Nineteen year-old Thomas Schwab stood at attention in his dress whites. He listened closely as the announcer read out a list of names to a packed auditorium. Finally, she reached his.
“ETN3 Thomas Schwab,” she declared. The crowd roared.
He had just graduated top of his class from Nuclear Field "A" School, the most academically rigorous training program in the Navy. His home would now be the depths of the ocean as a submariner, maintaining and operating the control rods that power the boat’s nuclear reactor.
Just over a year ago, he was homeless.
Thomas grew up in Saint George, UT. His family suffered from financial instability, constantly moving from place to place across the city. After elementary school, Thomas’ father took him out of the school system, believing he was too smart for a traditional education. He was absent from fifth through ninth grades.
But Thomas didn’t lag behind. He was passionately curious by nature, visiting the library any time he could to read up on the subject in which he was most fascinated—nuclear theory.
When he was in his teens, his parents separated and he moved to Salt Lake City with his mother. They never stayed in one place long as money was short and they were evicted again and again from apartment complexes. At this time Thomas also went back to school.
He had a lot of catching up to do after missing five years of school. He had to learn how to socially acclimate to a high school environment—understand what the bells meant, remember to raise his hand in class and make an entirely new set of friends.
Thomas also had to catch up on five grades worth of material in a matter of weeks. The school recognized his intelligence and contingently allowed him to enter high school as a sophomore. He devoted himself to his studies, making the grades he needed to skyrocket to the top of the class.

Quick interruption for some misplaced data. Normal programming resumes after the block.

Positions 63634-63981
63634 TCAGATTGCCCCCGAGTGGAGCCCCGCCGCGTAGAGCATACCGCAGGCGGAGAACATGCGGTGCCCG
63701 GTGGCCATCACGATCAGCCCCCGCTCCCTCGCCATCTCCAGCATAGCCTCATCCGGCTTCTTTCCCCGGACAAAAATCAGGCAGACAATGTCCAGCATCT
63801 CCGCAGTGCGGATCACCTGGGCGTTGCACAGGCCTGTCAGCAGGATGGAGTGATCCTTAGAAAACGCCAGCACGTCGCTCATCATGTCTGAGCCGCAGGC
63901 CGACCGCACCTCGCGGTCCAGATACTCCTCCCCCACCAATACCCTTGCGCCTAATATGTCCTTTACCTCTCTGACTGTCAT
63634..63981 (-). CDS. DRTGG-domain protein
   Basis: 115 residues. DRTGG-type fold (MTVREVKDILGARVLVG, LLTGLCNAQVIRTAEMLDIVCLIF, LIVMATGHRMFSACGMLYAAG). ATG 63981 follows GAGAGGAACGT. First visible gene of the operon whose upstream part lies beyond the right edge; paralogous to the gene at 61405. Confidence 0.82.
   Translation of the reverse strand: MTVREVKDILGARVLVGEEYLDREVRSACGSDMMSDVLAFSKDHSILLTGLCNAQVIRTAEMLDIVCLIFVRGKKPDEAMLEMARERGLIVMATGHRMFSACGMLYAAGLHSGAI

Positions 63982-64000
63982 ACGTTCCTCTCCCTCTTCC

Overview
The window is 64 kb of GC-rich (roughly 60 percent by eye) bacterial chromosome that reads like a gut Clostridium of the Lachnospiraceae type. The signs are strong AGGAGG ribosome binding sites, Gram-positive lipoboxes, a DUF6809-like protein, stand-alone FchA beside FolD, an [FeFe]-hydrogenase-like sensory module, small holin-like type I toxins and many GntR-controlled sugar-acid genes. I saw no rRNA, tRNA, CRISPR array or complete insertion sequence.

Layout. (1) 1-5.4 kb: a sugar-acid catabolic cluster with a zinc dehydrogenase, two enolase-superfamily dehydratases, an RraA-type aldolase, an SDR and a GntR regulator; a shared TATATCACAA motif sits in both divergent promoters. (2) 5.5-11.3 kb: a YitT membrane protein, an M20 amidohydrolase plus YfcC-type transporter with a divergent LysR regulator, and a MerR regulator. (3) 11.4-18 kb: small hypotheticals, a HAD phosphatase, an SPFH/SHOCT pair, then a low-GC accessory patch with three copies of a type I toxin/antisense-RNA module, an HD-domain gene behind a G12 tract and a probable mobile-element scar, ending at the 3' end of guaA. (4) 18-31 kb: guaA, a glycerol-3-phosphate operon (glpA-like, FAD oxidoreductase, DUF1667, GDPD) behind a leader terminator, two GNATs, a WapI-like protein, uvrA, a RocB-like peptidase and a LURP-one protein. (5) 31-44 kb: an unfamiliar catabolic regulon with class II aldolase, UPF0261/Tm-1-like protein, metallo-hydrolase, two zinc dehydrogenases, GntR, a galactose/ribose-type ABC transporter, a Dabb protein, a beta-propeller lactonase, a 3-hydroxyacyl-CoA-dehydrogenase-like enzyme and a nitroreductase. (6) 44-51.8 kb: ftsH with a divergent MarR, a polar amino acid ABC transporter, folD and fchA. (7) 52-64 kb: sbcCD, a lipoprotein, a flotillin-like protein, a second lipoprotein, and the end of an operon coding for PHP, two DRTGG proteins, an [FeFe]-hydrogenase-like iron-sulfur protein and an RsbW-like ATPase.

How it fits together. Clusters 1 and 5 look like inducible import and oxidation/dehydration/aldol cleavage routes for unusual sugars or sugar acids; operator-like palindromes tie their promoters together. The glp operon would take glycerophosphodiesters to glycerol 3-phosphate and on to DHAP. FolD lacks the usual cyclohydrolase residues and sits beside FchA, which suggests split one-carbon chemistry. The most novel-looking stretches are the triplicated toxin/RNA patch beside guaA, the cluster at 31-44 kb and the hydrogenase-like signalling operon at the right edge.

But just as he was finding stability in school, he lost it at home. During his junior year, he and his mother were evicted and he became homeless.
For six months he slept under bridges, in grassy fields, or behind buildings in the rain and heat. He had a part-time job at a fast food restaurant and showered in their bathroom. He walked at least two miles every morning to get to school. Thomas kept his living situation secret; no one at the school, even among his friends, knew what kind of environment he was living in—because he still was making the highest grades in his class.
Eventually, teachers and administrators in Salt Lake City learned of his situation and stepped in to help. They connected him with an organization that gave homeless teens a place to live as they transitioned to adulthood.
Though Thomas had always planned on attending college, he recognized that the exorbitant cost would be a barrier to entry. He soon connected with a Navy recruiter, who told him about the Nuclear Field program. This intensive career track immediately piqued his interest—he would be able to study the in-depth science behind nuclear physics immediately out of high school and work on a nuclear reactor within three years of graduating.
To Thomas this meant everything. A Navy education could propel him out of his situation into a world where meritocracy rules. A world where what you do and how you perform determines your station in life—not where you came from or how much money you came with.
The morning of Thomas’ graduation, he donned his Navy dress whites and stepped up to receive the honor of Nuclear "A" School valedictorian. So little time had passed since he was alone in the rain back in Salt Lake City.
But, finally, he could put that past behind him and be the man he always knew he was: a Nuke. A Sailor. And, purely Thomas.
Electronics Technician Nuclear
There aren’t many jobs where the power of a nuclear reactor is in your hands. As an Electronics Technician Nuclear, you operate and perform maintenance on the electronic systems that make the reactor on Navy ships run. You must have strong math and science skills plus an intense curiosity for all things in the world of physics. You’ll get hands-on experience in this job that nuclear techs in the civilian world can only dream about.
Learn more about the job and find out how you can get up to a $40,000 bonus.
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